***

About the Author:

Jill Rose Frew, Ph.D. is a clinical psychologist, energy healer, workshop leader, and author. She will be opening a school teaching light healing and the Celtic path of enlightenment in 2019. For information, please see www.CelticHeaven.com

She is author of Guardians of the Celtic Way: The Path to arthurian Fulfillment (her name was Jill Kelly then), and Alba RebornAlba Reborn, Book One, RevisedAlba Reborn, Book Two, and Alba Reborn, Book Three.

 

Notes from the Apothecary: The Poppy

With colors ranging from a delicate, golden yellow to brash, bold scarlet, the poppy is a self-contained paradox. Powerful, yet delicate and short lived, this evocative flower has been associated with sleep, death and rebirth for many centuries. This connection comes from the fact that opium, a powerful drug used for inducing sleep and trance like states, is derived from the seed pods of one particular kind of poppy, papaver somniferum. It is possible that humans have been cultivating this poppy since 6000 BC.

Red poppies are also a symbol of remembrance, ever since the trench warfare that took place in World War One in the poppy fields of Flanders. They are used to remember those who fell in defense of other; soldiers and warriors, ancestors who died in battle and those who were affected by the horrors of war. In the UK especially, some people feel like the red poppy glorifies war, but they still wish to honor those who died, in which case they wear a white poppy. This signifies that they do not agree with war on principle, but that they respect and remember the sacrifice made by those who had no choice but to fight.

The Kitchen Garden

Poppies are classed as an herbaceous plant, and are grown mainly for their flowers and seeds. Many of the flowers are highly elaborate, having double or semi-double layers of petals. The red, multi-layered poppies always remind me of Spanish flamenco skirts.

As well as being a beautiful addition to any garden, poppies are very practical. The seeds are delicious, and are often used as decoration and flavor for breads, cakes, buns and muffins. As well as tasting great, like most seeds, they are a great source of protein. They are also high in calcium, so ideal for a dairy free diet.

The oil can be extracted from poppy seeds and used as a cooking oil, or for salad dressings and in baking.

The Apothecary

It should come as no surprise to learn that poppy seeds have been used throughout history as a painkiller, considering they contain the raw ingredients of morphine. They also contain tiny amounts of codeine. The Ancient Egyptians are known to have employed poppy seeds for this purpose, but they must have used them while very fresh as the opiate contents tends to fade quickly upon harvesting.

The Witch’s Herbal

The red poppy is a sacred symbol of Demeter, and as such is perfect for decorating any altar you may have to this Greek goddess of agriculture and law. The Minoans also evidently had a poppy goddess, as shown in the clay statuette found at Gazi. This ancient goddess with arms reaching to the sky has her headdress decorated with poppy seed capsules, showing that the cult that revered this goddess placed special, religious significance on the poppy. This may have been due to its narcotic properties, or the simple significance of the cycles of life, death and rebirth. Either way, it’s clear that poppies are a powerful symbol of at least two ancient cults. Using the poppy today can help us connect to these ancient goddesses.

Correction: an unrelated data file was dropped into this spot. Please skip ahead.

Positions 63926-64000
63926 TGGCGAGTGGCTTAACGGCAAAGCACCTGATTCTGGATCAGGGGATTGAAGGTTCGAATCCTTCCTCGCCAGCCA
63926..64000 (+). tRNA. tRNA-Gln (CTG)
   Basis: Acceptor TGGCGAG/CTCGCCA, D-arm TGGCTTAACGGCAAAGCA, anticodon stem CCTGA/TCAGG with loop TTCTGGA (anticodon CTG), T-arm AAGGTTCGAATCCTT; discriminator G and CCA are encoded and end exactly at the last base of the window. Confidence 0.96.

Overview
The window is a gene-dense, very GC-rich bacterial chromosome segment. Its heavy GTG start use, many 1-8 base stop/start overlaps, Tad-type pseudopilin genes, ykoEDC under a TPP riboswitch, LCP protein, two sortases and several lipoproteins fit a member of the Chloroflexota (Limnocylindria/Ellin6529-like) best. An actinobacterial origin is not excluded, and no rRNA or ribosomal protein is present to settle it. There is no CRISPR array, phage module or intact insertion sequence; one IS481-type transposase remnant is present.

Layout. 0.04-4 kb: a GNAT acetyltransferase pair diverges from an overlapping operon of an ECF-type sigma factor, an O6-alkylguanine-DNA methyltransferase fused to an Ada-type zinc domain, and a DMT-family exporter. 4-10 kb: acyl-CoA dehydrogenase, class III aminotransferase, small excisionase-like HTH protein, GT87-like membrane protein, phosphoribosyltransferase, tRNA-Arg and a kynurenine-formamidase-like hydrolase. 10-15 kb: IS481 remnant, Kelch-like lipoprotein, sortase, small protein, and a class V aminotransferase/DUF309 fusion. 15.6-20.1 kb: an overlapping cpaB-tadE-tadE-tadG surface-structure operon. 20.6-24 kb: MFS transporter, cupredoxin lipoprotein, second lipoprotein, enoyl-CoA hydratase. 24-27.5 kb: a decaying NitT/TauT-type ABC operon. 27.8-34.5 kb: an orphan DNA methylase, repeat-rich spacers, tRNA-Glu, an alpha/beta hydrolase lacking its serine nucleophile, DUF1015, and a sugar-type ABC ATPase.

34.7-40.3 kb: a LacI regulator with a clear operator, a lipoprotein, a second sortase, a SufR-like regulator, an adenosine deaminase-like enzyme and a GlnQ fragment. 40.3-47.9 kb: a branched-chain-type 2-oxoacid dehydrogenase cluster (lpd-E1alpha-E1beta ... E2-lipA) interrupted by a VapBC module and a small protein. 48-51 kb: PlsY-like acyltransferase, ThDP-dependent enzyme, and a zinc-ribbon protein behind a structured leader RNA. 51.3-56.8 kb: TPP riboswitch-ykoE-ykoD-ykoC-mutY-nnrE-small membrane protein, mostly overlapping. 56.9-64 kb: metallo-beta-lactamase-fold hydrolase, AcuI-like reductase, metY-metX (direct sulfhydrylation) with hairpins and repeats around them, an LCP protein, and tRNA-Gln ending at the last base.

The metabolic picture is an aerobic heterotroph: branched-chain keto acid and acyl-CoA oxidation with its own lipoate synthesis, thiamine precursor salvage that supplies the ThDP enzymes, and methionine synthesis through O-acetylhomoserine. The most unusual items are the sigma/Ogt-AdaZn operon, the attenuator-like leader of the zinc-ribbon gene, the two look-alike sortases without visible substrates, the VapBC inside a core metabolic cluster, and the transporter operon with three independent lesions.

Also within the Greek pantheon, we have Hypnos and Thanatos, the gods of sleep and death, respectively. These twin gods were both depicted with crowns of poppies, once again reinforcing the association between poppies and sleep and death. Death is a kind of sleep that never ends, and being asleep is so close to death in many ways. The poppy reminds us that just because something looks like one thing, it may actually be something completely different. We should examine and reexamine, and be sure of what we are seeing before jumping to conclusions. It reminds us to be less judgmental, more open-minded, and to appreciate the benefits of sleep and dreams.

Dreams are a doorway into our subconscious. And, while our subconscious kicks out some weird stuff most of the time, it can also send us important messages, including messages from our gods and ancestors.

Home and Hearth

Try keeping a dream journal. This can be a hard habit to get into, as you have to remember to write your dreams down the moment you awake from them. If not, you tend to lose details and the whole dream may even fade within a few minutes.

Before sleeping, meditate on an image of a poppy. A red poppy is the one most associated with sleep and dreams, but if a different color has more meaning for you, that’s fine too. Breathe, relax and imagine each petal of the poppy as a layer of your subconscious. Imagine you will be allowed to explore each layer, just as you can clearly see each beautiful petal of the poppy. Immerse yourself in the sense that your subconscious will open for you, blooming like a great flower, with answers and insight.

Keep a notepad and pen next to your bed. That way, even if you wake up at 3am, you can scribble down the contents of your dreams. Don’t worry if you can’t always remember them. The human mind is complex and temperamental! Write what you can and use it to look for patterns, imagery and symbolism.

I Never Knew…

The pain-killing drug morphine, derived from poppy opium, takes its name from Morpheus, the Ancient Greek god of dreams and sleep.

*Image credit: Welsh Poppies in Post Hill Woods, copyright Mabh Savage 2018; the Poppy Goddess at Heraklion Archaeological Museum via Wikipedia; poppies on Lake Geneva via Wikipedia.